Which is exactly what I wanted to avoid!  By adding in a structure I hoped it would provide a means to tell a road movie type of story.  But as it stands its just kind of lame.

OK Forge-ites.  How do I fix this?  I'm actually kind of lost and don't really know where to go or even what my questions should be at this point.

I'm thinking it needs the whole story structure ripped right out, but then what?  How do I make it be a road movie?  How do I get people on their mission to vengeance?

Here's my thoughts.  Am I on the right track?

1) I need more of an in game motive rather than a structure.  A bit like the Faith in DitV prevents the players from backing out of a town.  In this context a structure doesn't work because it doesn't provide in-game motivation, it just makes you fit a pattern.

2) Ron's idea of the players whos characters died playing the Boyfriend at the end is utterly awesome.  I should try and include that.

To be honest I'm not sure if this game is worth saving.  I'm very much viewing the Ronnies as a learning process which will hopefully help me in the long run with a couple of the games I want to make (one of the reasons I've waited till getting feedback before entering the next round)  Maybe I should just put this one down as a learning experience.  Robert Rogriguez claimed every film maker has three bad movies in them which you just need to get out of your system as quick as possible.  Maybe it's the same with game design?

Drew
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My name is Drew
I live just outside north London, UK
Here's my 24hours Ronnies entry: Vendetta
Ron Edwards
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« Reply #2 on: October 07, 2005, 06:26:36 AM »

Hi Drew,

I think Robert Rodriguez is right (he's paraphrasing earlier novelists, by the way). However! That doesn't mean that you should abandon a first draft of anything, and that's all a 24-hour game can be, a draft. Let's take it through one more round of revision and then see.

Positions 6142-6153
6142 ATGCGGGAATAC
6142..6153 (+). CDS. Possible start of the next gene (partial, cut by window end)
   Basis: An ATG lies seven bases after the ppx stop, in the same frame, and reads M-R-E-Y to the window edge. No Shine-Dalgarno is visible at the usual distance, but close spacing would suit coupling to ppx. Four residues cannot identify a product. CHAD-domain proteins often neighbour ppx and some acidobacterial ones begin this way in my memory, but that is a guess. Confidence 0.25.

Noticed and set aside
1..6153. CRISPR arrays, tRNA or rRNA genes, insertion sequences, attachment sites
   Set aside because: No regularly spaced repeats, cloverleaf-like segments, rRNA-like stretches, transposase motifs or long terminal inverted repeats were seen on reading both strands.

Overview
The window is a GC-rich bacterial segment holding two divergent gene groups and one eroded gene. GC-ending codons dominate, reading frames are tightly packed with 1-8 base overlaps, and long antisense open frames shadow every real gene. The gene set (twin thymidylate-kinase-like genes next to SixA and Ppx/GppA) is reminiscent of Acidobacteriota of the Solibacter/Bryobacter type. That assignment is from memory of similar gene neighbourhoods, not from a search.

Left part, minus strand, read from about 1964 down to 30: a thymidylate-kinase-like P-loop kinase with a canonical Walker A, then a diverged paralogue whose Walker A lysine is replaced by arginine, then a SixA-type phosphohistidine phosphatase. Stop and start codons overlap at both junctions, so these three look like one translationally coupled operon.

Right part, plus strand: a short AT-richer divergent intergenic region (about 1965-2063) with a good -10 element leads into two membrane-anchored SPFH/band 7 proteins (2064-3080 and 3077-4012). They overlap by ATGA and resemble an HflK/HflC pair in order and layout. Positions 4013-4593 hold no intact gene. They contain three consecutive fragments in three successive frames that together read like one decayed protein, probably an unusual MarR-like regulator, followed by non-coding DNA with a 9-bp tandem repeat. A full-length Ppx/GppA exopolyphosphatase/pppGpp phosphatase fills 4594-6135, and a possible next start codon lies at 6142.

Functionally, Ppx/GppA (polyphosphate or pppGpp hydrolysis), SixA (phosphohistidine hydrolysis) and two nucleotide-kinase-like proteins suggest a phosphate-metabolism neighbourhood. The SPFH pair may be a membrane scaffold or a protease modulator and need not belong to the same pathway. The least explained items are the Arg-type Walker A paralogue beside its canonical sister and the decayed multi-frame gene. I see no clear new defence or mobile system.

#1 - If the people involved in play aren't all excited about the Faster Pussycat and Kill Bill context, then no imposed structure can put that excitement there. It doesn't matter whether the imposed structure is extremely rigid and external like a play-structure, or invidivualized to a number on the sheet, or generalized in-game to an element of the setting. So don't get concerned about whether the group will "do a road movie right" if you don't make them.

Instead, do two things. (a) Assume an audience which wants to do it, but doesn't quite get why they like this material. (b) Write introductory text and find other layout/illos material that explains your enthusiam fully unapologetically, with no holds barred. After that, you're golden. This is the Sorcerer & Sword model of game text design.

#2 - The Car is brilliant. Don't lose the Car. It seems to me that you are automatically trusting the GM to frame scenes, and automatically distrusting the players to do so, in the classic conflict-of-interest assumption of many gamers. Turn that around - why wouldn't you trust the players to do it better? Because if they're inspired by #1 above, they will.

#3 - Keep the beef(s) with the boyfriend(s) vague and limited to one sentence. That permits the various scenes to gain power in terms of content, as details and nuances and twists about that conflict can be added into play. Just to stay traditional, I think the GM ought to be the author of such things, therefore tossing twists and "but you left him" type content at the players, as long as it doesn't contradict the original sentence.